It may be hard to imagine a world without chocolate cake, but hundreds of years ago, this decadent dessert didn't exist. However, thanks to a few scientists, our ancestors discovered a way to transform cocoa beans into the baked goods we love - and this past January 27, chocoholics across the country celebrated National Chocolate Cake Day.
While some decided to buy cakes in honor of this commemorative holiday, others tried their hand at a homemade version of the treat. From black forest cakes to brownie cakes to molten lava cakes, the possibilities are endless. Several cities decided to host local events that provided residents with a wide array of chocolate delicacies. Cambridge, Massachusetts, for example, hosted a chocolate tasting in the dark to heighten the guests' senses. You can expand your celebration to include taking a look at the history of chocolate cake and its evolution over the centuries.
In the 1500s, European explorers entered the Aztec region, where the native people used chocolate in religious ceremonies and as currency. After taking some of the chocolate back to their homeland, new uses for the confection began to emerge. The treat made its way to America when an Irish chocolate maker named John Hanan brought cocoa beans from the West Indies, according to Historyinfo.org. Hanan teamed up with Massachusetts native Dr. James Baker, who discovered a way to turn cocoa beans into powder by grinding the kernels between two large millstones in 1764, CNN reports. While this process may seem rather simple and intuitive, having cocoa in a powder form opened up a host of baking possibilities.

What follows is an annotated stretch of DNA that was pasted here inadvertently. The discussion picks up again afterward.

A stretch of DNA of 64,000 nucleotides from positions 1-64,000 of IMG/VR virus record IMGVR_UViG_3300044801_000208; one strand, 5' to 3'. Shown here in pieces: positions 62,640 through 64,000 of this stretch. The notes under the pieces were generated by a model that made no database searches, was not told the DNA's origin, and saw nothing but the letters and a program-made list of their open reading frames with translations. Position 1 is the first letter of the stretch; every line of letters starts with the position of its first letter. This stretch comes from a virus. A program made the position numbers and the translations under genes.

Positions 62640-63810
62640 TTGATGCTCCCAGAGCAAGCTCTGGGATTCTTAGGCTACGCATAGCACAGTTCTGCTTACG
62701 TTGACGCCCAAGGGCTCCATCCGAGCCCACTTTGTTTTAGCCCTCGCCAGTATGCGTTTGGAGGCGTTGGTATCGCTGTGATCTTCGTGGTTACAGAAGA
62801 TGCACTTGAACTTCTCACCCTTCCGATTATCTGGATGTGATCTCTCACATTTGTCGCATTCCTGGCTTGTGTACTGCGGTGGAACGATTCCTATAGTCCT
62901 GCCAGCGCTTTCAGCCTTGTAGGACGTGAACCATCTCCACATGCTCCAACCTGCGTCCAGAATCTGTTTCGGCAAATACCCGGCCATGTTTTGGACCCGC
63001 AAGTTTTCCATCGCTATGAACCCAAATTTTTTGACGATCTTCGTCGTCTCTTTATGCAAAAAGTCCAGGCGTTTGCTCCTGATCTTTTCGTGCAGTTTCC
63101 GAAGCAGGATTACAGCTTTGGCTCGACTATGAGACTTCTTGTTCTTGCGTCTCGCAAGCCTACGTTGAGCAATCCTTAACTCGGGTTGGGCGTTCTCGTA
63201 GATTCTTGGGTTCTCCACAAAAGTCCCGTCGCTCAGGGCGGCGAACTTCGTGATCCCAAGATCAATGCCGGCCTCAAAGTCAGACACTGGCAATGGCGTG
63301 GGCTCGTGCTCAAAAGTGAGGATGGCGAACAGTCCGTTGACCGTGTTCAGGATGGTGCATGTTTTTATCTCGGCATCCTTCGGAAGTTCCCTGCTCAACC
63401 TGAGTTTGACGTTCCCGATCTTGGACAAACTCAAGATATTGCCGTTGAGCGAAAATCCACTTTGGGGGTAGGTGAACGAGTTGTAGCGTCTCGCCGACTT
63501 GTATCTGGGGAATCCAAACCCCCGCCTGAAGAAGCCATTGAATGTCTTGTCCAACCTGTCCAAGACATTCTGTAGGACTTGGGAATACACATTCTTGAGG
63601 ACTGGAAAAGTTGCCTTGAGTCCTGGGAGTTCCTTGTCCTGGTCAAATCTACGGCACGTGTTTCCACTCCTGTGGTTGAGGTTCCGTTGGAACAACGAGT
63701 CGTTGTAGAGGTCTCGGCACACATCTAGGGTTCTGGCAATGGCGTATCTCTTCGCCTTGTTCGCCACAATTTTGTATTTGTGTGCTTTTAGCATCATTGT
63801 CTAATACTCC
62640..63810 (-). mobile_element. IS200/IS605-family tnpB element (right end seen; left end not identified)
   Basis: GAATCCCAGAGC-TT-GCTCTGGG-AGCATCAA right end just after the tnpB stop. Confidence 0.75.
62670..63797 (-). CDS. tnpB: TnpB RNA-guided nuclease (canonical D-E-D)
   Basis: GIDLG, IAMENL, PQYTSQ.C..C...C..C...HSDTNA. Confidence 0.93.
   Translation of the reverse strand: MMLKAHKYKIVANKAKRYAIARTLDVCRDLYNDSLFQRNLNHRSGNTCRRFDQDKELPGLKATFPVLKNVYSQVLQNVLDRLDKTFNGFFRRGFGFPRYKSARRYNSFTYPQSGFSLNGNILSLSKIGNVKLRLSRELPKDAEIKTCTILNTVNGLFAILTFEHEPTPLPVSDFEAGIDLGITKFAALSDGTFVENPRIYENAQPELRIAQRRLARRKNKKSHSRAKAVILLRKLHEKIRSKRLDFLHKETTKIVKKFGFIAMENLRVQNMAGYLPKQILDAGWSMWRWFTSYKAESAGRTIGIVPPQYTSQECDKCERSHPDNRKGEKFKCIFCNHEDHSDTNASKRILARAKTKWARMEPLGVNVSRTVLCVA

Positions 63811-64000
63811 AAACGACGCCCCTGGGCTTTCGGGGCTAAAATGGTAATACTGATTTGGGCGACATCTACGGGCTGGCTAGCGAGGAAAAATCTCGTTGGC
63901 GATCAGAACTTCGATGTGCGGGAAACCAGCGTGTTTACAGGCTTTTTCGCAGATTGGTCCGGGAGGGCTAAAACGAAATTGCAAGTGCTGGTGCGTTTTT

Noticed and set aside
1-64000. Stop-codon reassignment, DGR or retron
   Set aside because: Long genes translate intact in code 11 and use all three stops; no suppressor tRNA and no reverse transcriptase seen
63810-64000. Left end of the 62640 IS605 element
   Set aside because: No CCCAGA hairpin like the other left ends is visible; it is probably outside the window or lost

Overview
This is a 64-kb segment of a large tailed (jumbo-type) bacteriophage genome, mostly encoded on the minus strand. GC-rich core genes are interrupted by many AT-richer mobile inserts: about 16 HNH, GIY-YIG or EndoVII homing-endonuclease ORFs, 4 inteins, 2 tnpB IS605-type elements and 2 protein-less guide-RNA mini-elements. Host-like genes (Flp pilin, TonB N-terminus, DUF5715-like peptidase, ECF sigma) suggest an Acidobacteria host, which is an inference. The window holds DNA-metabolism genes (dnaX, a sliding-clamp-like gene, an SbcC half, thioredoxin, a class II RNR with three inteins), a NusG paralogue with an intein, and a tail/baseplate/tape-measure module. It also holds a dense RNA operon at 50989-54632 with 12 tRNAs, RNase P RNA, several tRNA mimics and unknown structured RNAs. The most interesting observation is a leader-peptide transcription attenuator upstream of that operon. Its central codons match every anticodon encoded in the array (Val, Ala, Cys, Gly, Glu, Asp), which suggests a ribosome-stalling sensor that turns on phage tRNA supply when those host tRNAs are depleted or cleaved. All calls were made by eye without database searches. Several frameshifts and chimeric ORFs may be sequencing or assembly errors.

In 1780, the business partners opened up Baker's Chocolate and began selling the sweet treat. Thanks to a steam engine-powered cocoa grinder used by Dr. Joseph Fry in 1795, manufacturers were able to mass produce the product. A few years later, Conrad van Houten took the process to the next level when he invented a method called "Dutching," which involves the mechanical extraction of chocolate that leaves cocoa butter behind (which is perfect for mixing into cake batter). This system also facilitated the creation of the first candy bar.
Duncan Hines, a brand synonymous with pre-prepared cake mixes, broke the baking mold when it released a "Three Star Special" cake mix after World War II that could be used to make white, yellow or chocolate cake. Now, artisanal chocolatiers have expanded the varieties of cake on the market, even adding a flourless version to the lineup.
You don't have to limit your celebration to January 27th because, as most of us know, every day is a good day to have a slice of chocolate cake.